After the initial treatment at the hospital, Scott woke to the realization that he was alive. He was enveloped in tubing, but he was alive.
The two families rejoiced at the news that both men would recover.
Without any preliminaries, Detective Tom Lawson thrust a photo in front of Scott. “Is this the man who shot you?” he asked. Without hesitation, Scott shouted, “That’s him. I’m 100 percent sure that’s him.”
Immediately, an All-Points-Bulletin broadcast the description and license number of Scott’s pickup and an alert for Randall Lee Smith, considered to be armed and dangerous.
Smith Was A Convicted Killer
Randall Lee Smith had been paroled 10 years earlier, after serving only half of a 30-year prison sentence for the 1981 murders on the Appalachian Trail. The heinous double-murder of two social workers innocently hiking the mountain trails became national news.
Robert Mountford, Jr. and Susan Ramsay had invited Smith for a campfire dinner. After eating, Smith stood and shot them both with a .22 pistol, killing Mountford. Then he brutally hacked Susan Ramsay to death. The gruesome murders had taken place about a mile from Scott and Sean’s campaite.
The .22 handgun used in the murders of Mountford and Ramsay had never been found.
The two events were very similar. This time, however, the victims had survived. In addition to the immediate APB, key thoroughfares were road-blocked.
Before long, Scott’s truck was spotted by a police officer in the Dismal Creek area. It was traveling in the opposite direction. When the officer U-turned and chased after it, Smith accelerated.
While trying to navigate a sharp curve, the truck spun off the road and flipped upside down. Just out of Smith’s reach lay a .22 handgun.
Smith was taken to the same hospital as Scott. The next day he was transferred to the New River Valley Regional Jail in Dublin, Virginia.
However, there would be no trial for Randall Smith this time. He would not be sentenced to another prison term, to be paroled, to return to Dismal Creek for another attempt at murder on the Appalachian Trail.
When dinner was carried to his cell on the evening of May 9, Randall didn’t answer the call. He lay dead on his bunk.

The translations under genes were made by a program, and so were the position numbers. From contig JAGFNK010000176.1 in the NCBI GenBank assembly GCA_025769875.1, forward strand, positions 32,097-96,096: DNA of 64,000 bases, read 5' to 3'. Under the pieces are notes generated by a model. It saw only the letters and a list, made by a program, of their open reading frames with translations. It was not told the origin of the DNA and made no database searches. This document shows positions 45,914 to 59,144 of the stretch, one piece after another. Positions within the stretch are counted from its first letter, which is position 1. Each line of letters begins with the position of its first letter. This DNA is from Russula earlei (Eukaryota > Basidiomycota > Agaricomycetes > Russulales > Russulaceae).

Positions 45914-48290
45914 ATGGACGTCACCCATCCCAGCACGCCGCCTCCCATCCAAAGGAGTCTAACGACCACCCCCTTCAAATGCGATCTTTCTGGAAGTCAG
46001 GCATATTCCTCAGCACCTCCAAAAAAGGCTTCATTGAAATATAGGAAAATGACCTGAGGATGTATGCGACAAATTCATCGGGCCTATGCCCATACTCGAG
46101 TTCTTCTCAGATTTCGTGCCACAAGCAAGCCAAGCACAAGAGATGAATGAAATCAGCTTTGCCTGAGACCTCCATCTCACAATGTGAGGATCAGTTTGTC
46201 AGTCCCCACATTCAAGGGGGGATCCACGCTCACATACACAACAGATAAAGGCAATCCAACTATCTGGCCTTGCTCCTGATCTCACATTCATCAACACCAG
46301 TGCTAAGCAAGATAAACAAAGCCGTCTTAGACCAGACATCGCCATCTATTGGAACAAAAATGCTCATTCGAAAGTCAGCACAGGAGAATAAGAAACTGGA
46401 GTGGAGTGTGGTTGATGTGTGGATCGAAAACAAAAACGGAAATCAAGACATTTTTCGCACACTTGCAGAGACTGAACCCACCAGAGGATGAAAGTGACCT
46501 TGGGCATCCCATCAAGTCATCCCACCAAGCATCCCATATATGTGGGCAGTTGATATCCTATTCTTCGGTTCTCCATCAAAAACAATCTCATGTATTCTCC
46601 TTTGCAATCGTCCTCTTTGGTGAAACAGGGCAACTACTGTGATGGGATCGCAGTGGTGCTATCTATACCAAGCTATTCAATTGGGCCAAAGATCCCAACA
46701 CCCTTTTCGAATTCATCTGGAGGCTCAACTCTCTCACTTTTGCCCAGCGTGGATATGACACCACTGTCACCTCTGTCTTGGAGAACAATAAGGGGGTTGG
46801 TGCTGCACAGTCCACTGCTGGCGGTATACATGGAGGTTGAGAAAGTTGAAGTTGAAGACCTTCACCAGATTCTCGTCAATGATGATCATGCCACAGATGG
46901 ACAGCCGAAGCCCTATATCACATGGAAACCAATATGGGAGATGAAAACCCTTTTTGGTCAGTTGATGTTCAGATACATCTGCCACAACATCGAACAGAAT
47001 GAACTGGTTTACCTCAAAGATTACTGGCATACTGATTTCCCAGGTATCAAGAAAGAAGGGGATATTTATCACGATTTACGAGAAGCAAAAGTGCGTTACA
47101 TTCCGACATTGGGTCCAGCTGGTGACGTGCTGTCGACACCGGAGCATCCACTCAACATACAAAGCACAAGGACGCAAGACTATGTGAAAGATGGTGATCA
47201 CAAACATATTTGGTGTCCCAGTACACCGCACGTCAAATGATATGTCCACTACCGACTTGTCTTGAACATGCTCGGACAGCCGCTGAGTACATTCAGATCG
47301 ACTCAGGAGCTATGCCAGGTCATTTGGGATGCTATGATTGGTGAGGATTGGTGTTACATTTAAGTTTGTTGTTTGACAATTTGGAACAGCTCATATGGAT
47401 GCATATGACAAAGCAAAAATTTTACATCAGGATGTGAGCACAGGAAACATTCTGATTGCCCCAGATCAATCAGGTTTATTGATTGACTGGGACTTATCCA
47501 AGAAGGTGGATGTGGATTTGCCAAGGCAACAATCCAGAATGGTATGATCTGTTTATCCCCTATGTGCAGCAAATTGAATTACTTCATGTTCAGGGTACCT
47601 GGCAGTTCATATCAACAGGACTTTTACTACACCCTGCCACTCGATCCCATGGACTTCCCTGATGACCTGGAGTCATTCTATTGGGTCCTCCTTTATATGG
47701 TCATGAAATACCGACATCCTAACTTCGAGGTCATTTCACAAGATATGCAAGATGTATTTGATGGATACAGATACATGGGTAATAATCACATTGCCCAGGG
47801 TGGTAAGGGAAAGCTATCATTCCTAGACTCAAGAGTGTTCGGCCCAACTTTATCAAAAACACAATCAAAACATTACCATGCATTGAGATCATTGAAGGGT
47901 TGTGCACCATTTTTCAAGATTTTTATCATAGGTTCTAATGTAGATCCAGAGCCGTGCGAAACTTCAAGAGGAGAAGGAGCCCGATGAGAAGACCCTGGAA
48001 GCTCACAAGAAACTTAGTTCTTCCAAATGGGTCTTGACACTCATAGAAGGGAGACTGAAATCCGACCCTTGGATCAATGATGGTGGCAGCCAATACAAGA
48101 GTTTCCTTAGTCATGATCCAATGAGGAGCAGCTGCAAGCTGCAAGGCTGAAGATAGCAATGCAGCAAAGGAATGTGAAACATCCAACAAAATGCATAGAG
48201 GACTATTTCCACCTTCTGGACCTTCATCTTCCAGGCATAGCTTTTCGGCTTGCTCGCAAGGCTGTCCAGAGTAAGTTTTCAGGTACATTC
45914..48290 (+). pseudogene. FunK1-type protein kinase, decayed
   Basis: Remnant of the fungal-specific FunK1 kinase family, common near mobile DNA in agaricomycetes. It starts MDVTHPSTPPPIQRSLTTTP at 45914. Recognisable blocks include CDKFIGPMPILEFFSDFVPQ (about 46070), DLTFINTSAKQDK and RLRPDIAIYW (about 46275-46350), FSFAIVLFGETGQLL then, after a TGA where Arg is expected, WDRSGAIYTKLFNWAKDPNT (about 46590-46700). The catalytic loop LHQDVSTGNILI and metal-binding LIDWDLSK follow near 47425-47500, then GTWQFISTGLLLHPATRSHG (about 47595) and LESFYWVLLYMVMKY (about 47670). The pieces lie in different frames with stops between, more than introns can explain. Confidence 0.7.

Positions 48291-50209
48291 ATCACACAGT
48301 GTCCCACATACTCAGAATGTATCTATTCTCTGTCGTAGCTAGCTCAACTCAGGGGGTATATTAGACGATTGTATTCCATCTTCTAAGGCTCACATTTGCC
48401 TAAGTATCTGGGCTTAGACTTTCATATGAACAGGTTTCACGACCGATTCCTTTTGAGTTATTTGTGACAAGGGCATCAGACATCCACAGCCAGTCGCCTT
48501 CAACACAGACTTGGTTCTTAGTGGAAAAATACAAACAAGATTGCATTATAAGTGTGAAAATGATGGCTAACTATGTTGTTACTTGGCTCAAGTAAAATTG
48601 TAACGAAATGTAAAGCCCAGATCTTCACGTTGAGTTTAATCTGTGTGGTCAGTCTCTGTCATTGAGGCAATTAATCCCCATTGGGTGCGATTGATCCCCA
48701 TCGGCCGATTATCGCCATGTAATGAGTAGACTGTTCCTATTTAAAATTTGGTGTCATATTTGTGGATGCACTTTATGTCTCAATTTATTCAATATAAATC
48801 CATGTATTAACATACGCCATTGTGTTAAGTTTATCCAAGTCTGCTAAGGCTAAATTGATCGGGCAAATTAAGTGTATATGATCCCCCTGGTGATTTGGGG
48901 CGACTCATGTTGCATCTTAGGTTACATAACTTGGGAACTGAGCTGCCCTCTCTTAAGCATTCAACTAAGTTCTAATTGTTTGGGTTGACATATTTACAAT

A coroner would declare Smith’s death resulted from undetected injuries suffered in the pickup’s crash. Ballistics would show the .22 pistol to be the same one used in the 1981 double-murder of the two social workers.
Tom Lawson, the detective who, in 1981, discovered the gruesome murder scene, currently served as Assistant Superintendent of the very jail where Randall Lee Smith breathed his last breath. Lawson couldn’t help expressing gratitude that the state would be spared the circus of a new trial.
Scott and Sean were discharged from the hospital a week later. There would be many visits to doctors and much physical rehabilitation, but the two men would soon be “good as new,” as Scott put it. To this day, Sean still has a bullet in his sinus cavity. It might come out someday, a doctor said, “with a good sneeze.” The big man also has a bullet in his chest near his left arm.
Scott still carries in the nape of his neck that perfectly formed bullet which first caught my eye and ignited my interest. It sits about one millimeter from his spinal cord, and doctors think that is where it should stay. Scott allowed me to feel the bullet. Except for a thin layer of skin covering it, the .22 bullet could be mistaken for a charm worn on a necklace.
For the three years since their Appalachian ordeal, these two kind and courageous friends have happily gone about their daily lives. Some people may wonder, in light of their experience, why they go back to those Appalachian Mountains.
It’s a simple answer, in a way. Nothing can rob them of their love of the Appalachia.
Much of their lives today involves hiking along Brushy Mountain Trail and fishing in Dismal Creek. As usual, they sometimes share a meal with strangers they encounter, staying true to themselves and the unwritten code of the Appalachia.
Vance Garnett’s writings have appeared in major newspapers and magazines. They have won the praise of such luminaries as Paul Harvey, William Safire, and Shirley Povich. Vance has shared his life experiences and knowledge of D.C. with the Washington Historical Society, the Kiwanis clubs of the Washington area, and on WAMU’s “Kojo Nnamdi Show.